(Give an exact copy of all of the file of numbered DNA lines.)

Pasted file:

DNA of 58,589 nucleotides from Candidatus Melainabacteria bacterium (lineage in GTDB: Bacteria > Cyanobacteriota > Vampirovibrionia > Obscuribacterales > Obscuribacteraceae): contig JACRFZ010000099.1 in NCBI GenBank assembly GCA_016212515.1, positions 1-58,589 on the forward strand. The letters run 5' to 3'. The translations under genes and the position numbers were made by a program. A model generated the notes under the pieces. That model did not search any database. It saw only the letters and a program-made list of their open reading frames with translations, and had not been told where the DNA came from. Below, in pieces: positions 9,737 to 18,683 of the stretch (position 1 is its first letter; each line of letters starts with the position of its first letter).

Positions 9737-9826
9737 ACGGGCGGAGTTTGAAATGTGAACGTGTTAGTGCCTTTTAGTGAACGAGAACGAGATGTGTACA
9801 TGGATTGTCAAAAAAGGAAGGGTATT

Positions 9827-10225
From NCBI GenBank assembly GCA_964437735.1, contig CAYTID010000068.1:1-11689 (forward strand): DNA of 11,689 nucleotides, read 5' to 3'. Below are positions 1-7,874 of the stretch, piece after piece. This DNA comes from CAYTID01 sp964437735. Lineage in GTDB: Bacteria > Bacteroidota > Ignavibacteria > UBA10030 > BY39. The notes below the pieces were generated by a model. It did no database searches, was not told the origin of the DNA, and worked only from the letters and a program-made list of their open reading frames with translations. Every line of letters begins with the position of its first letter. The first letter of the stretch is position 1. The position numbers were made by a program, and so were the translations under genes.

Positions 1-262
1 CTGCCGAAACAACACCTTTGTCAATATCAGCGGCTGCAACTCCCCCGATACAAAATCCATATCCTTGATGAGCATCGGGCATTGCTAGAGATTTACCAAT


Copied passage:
DNA of 58,589 nucleotides from Candidatus Melainabacteria bacterium (lineage in GTDB: Bacteria > Cyanobacteriota > Vampirovibrionia > Obscuribacterales > Obscuribacteraceae): contig JACRFZ010000099.1 in NCBI GenBank assembly GCA_016212515.1, positions 1-58,589 on the forward strand. The letters run 5' to 3'. The translations under genes and the position numbers were made by a program. A model generated the notes under the pieces. That model did not search any database. It saw only the letters and a program-made list of their open reading frames with translations, and had not been told where the DNA came from. Below, in pieces: positions 9,737 to 18,683 of the stretch (position 1 is its first letter; each line of letters starts with the position of its first letter).

Positions 9737-9826
9737 ACGGGCGGAGTTTGAAATGTGAACGTGTTAGTGCCTTTTAGTGAACGAGAACGAGATGTGTACA
9801 TGGATTGTCAAAAAAGGAAGGGTATT

Positions 9827-10225
From NCBI GenBank assembly GCA_964437735.1, contig CAYTID010000068.1:1-11689 (forward strand): DNA of 11,689 nucleotides, read 5' to 3'. Below are positions 1-7,874 of the stretch, piece after piece. This DNA comes from CAYTID01 sp964437735. Lineage in GTDB: Bacteria > Bacteroidota > Ignavibacteria > UBA10030 > BY39. The notes below the pieces were generated by a model. It did no database searches, was not told the origin of the DNA, and worked only from the letters and a program-made list of their open reading frames with translations. Every line of letters begins with the position of its first letter. The first letter of the stretch is position 1. The position numbers were made by a program, and so were the translations under genes.

Positions 1-262
1 CTGCCGAAACAACACCTTTGTCAATATCAGCGGCTGCAACTCCCCCGATACAAAATCCATATCCTTGATGAGCATCGGGCATTGCTAGAGATTTACCAAT